“Housing First” Driving Great Success with Mental Health and Addictive Disorders

Housing First Initative

There is progress in the fight against homelessness. According to the latest report from the National Alliance to End Homelessness (NAEH), the overall homelessness rate dropped 3.7% between 2012 and 2013, and the number of individuals who are chronically homeless declined by 7.3%[1]. NAEH credits the effort to move people into permanent supportive housing as a factor in this success.

Housing First is a leader in this initiative, with evidence-based intervention focused on the needs of a very specific group of individuals–chronically homeless individuals with dual diagnoses of mental health and addictive disorders. The goal is to move these individuals directly into permanent housing that offers supportive services. With 30% of chronically homeless individuals having mental health conditions and about 50% with a co-occurring addictive disorder[2], Housing First is targeting directly a root cause of homelessness.

The underlying concept is that housing stability is the foundation for treating an individual’s mental illness and/or substance abuse. Housing First empower individuals with consumer choice and offers intensive case management and wraparound services.

Housing First programs are funded from various sources including Medicaid, federal, state and local funding, and private foundations. The presence of comorbid behavioral health conditions, homelessness, and the absence of a sobriety or treatment precondition to receive housing means provider organizations must unite a complex network of funding and agency relationships.

Coordinated Care Supports Innovation in Behavioral Healthcare

A Coordinated Care platform can unify all of these complex relationships and enables unique programs such as Housing First to succeed in their missions. Coordinated Care systems optimize interoperability with other systems through an Open Architecture. That enables treatment and discharge plans to be shared with all providers across the continuum of care. With intuitive data exchange across HIEs and other repositories, individual agencies and funding sources can all be properly aligned.

Coordination of care means that the electronic health record, needs assessment, treatment planning and delivery of care can move from one program/provider to another efficiently without duplications of services. It’s how innovation in treating underserved populations, such as the homeless, can succeed and thrive.

Coordinating Care through Effective Discharge Management

Coordination of care can be tangibly put into practice to reduce homelessness by obtaining the right services in the community for individuals as part of their discharge plan from a provider or agency. It ensures that they have access to the right resources, medication management, and support services to get a new job and vocational training. This should all be part of a safe and accountable discharge management process.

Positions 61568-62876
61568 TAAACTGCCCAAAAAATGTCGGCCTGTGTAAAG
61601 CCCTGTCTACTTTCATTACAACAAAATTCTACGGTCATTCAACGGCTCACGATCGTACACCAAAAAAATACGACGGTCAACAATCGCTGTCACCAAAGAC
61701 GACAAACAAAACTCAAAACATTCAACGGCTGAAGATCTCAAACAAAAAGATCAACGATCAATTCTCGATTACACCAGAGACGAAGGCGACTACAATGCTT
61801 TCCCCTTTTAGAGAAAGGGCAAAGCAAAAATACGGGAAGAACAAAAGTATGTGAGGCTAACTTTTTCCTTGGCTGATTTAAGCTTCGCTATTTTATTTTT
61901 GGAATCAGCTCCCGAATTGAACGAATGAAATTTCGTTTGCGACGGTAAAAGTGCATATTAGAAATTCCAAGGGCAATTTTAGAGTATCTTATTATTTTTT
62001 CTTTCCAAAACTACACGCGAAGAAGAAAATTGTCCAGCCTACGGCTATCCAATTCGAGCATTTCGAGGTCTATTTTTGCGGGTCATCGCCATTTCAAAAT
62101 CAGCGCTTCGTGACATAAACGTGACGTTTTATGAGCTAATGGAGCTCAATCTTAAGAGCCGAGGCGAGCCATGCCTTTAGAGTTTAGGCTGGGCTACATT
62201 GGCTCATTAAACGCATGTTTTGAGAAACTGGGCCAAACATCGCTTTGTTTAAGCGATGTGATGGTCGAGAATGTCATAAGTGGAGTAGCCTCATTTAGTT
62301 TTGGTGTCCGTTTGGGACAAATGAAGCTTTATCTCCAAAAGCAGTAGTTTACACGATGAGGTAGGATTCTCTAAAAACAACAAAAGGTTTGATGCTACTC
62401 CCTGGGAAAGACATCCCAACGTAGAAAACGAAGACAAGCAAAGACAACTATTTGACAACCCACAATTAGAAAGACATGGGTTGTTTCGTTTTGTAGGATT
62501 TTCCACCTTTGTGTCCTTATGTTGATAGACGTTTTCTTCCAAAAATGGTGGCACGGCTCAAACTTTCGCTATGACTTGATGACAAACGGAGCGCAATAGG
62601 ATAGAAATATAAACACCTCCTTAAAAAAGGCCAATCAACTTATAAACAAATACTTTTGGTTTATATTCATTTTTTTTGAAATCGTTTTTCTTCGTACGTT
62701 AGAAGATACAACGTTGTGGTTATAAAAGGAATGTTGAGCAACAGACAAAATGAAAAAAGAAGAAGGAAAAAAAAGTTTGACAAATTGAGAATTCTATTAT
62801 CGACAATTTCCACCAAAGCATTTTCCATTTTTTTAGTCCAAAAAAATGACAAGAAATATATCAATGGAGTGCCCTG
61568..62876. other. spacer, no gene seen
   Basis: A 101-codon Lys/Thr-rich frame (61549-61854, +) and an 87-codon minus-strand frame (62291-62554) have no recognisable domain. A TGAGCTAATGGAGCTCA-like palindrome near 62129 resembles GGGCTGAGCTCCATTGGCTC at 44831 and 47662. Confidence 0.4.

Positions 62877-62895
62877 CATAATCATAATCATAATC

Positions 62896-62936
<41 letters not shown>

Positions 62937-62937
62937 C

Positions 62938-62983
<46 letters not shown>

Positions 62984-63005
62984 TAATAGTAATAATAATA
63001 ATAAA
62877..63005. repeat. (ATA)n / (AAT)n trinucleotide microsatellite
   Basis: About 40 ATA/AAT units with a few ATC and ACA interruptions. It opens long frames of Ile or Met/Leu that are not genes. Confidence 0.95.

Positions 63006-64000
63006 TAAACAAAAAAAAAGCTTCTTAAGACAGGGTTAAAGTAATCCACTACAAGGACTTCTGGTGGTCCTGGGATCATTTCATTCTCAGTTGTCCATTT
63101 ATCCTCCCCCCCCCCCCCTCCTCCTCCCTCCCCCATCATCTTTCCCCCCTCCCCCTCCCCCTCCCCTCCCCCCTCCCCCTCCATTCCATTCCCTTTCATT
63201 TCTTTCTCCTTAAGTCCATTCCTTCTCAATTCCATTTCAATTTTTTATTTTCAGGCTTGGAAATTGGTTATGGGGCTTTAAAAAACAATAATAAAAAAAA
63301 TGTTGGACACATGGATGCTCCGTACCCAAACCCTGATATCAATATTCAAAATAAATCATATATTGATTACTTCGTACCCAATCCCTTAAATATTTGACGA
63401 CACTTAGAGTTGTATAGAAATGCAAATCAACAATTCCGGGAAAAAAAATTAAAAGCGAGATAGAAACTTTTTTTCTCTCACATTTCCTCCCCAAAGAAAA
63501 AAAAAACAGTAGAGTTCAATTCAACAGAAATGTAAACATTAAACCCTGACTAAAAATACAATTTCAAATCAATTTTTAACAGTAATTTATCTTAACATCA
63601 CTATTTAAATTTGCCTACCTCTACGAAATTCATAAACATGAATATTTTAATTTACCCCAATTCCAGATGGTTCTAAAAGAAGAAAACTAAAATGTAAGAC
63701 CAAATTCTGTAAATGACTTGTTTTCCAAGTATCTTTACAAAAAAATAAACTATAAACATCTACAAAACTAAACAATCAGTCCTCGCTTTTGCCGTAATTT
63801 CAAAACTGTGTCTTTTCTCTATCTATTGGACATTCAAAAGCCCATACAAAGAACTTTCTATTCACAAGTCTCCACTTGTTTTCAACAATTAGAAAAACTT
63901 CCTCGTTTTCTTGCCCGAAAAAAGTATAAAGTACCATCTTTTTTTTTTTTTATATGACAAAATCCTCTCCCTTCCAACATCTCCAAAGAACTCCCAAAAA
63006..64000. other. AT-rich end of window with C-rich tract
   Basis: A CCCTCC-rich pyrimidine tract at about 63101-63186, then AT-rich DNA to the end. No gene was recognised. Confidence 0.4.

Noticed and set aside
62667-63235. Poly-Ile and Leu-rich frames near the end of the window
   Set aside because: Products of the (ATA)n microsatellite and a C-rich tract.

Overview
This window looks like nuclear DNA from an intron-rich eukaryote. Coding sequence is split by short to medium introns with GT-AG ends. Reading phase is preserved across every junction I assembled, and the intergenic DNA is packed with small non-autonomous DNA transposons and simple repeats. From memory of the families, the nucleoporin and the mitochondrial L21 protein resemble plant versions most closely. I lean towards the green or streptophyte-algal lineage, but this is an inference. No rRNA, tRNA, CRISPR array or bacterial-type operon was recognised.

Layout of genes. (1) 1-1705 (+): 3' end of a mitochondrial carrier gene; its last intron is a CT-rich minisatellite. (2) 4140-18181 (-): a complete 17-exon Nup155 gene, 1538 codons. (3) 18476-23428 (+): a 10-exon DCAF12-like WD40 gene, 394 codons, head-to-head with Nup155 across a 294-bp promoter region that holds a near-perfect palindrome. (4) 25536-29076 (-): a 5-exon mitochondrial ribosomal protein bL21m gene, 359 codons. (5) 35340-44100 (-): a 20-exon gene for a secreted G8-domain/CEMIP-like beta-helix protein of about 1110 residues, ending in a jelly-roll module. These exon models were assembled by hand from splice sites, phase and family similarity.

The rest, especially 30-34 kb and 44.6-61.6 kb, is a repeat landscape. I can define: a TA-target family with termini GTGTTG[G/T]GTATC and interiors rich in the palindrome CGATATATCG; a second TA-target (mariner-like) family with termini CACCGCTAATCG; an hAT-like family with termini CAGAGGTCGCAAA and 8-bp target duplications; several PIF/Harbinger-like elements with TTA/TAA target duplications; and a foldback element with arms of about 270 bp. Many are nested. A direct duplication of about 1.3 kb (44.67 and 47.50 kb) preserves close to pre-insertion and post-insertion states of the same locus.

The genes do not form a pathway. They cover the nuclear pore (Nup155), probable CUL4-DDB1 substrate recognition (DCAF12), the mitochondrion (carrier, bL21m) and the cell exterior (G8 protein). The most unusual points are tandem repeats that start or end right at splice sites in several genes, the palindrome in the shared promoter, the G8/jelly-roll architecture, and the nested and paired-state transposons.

To achieve these goals, The National Health Care for the Homeless Council recommends the following Discharge Planning Guidelines for Health Care Institutions:

  • Provide physical and mental/cognitive assessment at intake.
  • Work with the patient on treatment adherence issues.
  • Ensure patient stability prior to discharge.
  • Base the decision to discharge on medical, not financial considerations.
  • Encourage the patient (or surrogate) to participate in discharge planning.
  • Give the patient (or surrogate) written notice of the intent to discharge and allow for an      appeal of the discharge determination.
  • Involve social work, pastoral care, legal counsel, ombudsman, ethicist, and a multidisciplinary      care team in discharge planning.
  • Provide information about community resources to clinicians and patients.
  • Dedicate a clinical social worker to all homeless discharges.[3]

Through specific, transparent and accountable procedures such as these, combined with unique innovators such as Housing First, real change can be brought to bear in reducing homelessness. But an essential component mush be effective coordination of care to make sure that everyone is working together in unison toward that shared goal.



[1] “The State of Homelessness in America 2014,” National Alliance to End Homelessness, (May 27, 2014), http://www.endhomelessness.org/library/entry/the-state-of-homelessness-2014

[2] “Current Statistics On The Prevalence And Characteristics Of People Experiencing Homelessness In The United States,” OpenMinds, using data compiled from the Substance Abuse and Mental Health Services Administration (SAMHSA), (July 2011), http://www.openminds.com/market-intelligence/resources/current-statistics-prevalence-characteristics-people-experiencing-homelessness-united-states.htm

[3] Rodriguez L. (2008). Discharge Planning Training. Presentation, NHCH Conference and Policy Symposium, Phoenix, AZ, Cited in: “Tools to Help Clinicians Achieve Effective Discharge Planning,” Healing Hands, (October 2008), 12(5)

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